I am 40 and would like to retire before 60. I am fortunate to work for a state government and I am vested in their pension. So, I am set when I turn 60+. Because I don't have to worry about saving for a normal retirement age, I have been able to put almost all of my savings towards the goal of early retirement, by investing in a taxable brokerage account.
I am retired. Several years ago I started to manage my own 403B and IRA funds. I have done much better than the manager I had for 3 or 4 years. I still have a lot to learn. I appreciate a lot of the good research on Seeking Alpha.
I use mostly individual stocks and ETFs but also hold a very small selection of mutual funds.
My personal portfolio has over time moved more towards easy maintenance, decently yielding stocks and ETFs but I can still become excited over a great small cap idea. :) But ideally I want a portfolio that can mostly handle itself for an extended period of time and that I don't have to worry about should something happen that keeps me from attending it regularly. Therefore I subscribe to some kind of core & satellite approach and I currently probably have too much of a satellite and rather want to add to my core.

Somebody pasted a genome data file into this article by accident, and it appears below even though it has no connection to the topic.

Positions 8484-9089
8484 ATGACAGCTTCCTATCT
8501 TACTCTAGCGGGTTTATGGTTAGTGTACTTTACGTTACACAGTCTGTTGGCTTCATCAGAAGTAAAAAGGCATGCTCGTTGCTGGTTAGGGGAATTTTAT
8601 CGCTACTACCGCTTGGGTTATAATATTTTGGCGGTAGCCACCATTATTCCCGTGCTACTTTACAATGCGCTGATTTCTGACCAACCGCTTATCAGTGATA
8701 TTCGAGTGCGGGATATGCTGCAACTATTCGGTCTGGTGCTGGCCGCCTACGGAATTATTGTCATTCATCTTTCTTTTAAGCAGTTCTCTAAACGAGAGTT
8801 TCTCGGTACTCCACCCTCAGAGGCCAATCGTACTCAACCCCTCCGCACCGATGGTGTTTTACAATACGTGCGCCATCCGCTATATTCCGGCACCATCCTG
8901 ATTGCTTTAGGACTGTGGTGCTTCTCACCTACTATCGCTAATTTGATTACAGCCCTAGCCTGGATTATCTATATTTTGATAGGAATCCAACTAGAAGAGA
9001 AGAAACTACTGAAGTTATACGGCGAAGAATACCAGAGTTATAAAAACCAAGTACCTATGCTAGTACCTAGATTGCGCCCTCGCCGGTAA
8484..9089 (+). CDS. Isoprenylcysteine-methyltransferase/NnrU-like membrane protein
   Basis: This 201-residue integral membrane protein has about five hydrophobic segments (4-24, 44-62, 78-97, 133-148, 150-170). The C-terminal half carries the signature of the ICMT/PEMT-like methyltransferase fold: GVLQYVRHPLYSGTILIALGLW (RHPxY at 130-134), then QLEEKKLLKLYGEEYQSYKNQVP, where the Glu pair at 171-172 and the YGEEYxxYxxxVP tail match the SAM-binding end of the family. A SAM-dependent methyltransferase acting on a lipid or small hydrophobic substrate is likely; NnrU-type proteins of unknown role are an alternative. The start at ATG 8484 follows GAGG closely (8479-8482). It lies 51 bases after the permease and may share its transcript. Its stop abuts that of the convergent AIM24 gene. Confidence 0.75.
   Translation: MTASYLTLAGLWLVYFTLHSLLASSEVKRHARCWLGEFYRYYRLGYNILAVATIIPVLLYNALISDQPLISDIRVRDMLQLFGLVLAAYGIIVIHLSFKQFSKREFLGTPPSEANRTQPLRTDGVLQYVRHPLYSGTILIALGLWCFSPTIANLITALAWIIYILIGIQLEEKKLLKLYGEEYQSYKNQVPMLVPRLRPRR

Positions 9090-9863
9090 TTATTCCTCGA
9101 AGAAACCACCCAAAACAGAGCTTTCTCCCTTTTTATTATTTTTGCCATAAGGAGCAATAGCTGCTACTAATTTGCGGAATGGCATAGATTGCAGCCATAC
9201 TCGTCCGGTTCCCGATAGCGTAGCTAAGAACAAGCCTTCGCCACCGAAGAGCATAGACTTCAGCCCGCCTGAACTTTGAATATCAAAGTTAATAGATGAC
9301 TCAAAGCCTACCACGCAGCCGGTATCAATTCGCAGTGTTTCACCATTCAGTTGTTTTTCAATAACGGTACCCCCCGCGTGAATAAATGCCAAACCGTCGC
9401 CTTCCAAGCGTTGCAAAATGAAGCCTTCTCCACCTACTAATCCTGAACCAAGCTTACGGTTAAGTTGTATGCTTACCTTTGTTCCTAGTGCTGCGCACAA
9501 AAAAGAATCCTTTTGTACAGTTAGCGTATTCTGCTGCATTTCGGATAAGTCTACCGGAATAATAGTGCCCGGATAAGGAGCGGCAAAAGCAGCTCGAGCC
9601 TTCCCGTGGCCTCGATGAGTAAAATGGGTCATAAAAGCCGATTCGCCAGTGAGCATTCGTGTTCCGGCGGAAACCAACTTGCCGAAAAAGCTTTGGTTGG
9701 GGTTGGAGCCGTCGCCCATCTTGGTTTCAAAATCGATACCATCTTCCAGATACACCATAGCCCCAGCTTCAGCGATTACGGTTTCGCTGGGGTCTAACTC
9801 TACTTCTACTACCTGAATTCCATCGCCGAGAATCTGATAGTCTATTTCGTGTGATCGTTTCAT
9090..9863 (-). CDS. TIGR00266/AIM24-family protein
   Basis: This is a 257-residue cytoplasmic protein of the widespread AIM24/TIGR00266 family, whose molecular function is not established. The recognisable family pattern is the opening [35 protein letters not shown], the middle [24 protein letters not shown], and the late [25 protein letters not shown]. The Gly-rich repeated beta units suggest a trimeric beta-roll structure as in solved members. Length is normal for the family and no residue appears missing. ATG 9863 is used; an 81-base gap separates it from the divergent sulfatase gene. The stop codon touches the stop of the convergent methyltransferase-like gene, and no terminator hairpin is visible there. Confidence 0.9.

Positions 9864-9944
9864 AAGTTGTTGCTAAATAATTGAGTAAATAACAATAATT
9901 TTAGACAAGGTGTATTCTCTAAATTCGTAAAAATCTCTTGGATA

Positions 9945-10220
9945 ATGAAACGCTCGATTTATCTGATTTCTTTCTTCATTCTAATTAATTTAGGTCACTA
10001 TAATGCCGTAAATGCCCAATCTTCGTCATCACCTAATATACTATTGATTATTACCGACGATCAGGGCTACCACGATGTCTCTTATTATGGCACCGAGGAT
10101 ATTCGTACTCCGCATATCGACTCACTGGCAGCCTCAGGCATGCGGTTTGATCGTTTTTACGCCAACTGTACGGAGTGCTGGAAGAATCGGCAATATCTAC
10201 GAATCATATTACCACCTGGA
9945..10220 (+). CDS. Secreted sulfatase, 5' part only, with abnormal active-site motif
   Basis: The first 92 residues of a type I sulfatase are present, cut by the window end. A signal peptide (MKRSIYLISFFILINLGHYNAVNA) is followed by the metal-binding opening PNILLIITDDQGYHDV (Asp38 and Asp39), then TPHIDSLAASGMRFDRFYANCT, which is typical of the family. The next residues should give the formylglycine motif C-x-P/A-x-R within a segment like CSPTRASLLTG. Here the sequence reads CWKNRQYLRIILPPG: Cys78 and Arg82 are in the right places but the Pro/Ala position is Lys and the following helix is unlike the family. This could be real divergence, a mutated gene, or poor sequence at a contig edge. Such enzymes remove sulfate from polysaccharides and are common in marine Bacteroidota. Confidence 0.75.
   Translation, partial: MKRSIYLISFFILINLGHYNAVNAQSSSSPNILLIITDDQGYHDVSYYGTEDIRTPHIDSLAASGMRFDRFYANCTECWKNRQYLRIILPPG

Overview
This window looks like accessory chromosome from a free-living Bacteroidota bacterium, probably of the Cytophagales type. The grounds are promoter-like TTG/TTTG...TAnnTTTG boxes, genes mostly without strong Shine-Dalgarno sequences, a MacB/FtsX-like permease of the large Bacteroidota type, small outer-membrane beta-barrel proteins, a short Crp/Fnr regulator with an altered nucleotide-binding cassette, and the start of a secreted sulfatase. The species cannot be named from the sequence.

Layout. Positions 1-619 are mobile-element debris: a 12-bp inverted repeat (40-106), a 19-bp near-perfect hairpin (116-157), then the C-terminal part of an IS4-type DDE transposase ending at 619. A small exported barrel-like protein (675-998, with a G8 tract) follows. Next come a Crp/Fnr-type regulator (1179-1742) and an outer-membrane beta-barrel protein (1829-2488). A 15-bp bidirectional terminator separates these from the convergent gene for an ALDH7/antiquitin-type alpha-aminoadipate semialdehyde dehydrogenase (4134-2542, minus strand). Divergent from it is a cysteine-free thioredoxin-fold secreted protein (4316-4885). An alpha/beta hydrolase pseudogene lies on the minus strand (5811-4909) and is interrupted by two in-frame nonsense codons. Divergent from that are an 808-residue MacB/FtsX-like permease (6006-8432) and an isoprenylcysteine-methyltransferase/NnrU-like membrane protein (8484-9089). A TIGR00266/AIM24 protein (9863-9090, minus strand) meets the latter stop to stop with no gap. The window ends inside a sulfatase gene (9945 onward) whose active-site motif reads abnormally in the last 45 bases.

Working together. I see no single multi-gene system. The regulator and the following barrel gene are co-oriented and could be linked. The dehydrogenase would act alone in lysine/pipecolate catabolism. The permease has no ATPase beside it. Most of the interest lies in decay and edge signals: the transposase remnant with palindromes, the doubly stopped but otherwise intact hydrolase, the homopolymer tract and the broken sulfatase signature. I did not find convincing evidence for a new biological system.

Two guys who love Investing, Dividends, Frugality, Passive Income & attempting to Reinvest Our Dividends to one day achieve Financial Freedom! Follow us on your journey towards a work-free life!
As a contributor to the New Low Observer (http://www.newlowobserver.com/about-this-site), we intend to give new insights on a low risk approach to trading in dividend paying stocks for tax deferred accounts. The New Low Observer (http://www.newlowobserver.com/about-this-site) is not intended for regular or non-qualifying accounts however, the strategies and stocks mentioned can be used for non-qualifying accounts with the understanding of the consequences of potential short-term capital gains as well as the need for exceptional documentation for IRS purposes.
I have a professional background of working with the Federal Reserve Bank of San Francisco, Bear Stearns, Fannie Mae and Freddie Mac. Although I am an economist (and probably because of that fact), I am adept at being resourceful and thinking in a multidisciplinary fashion. For this reason, my professional experience only reflects a wide perspective that I have gained through the years and should not connote an air of authority.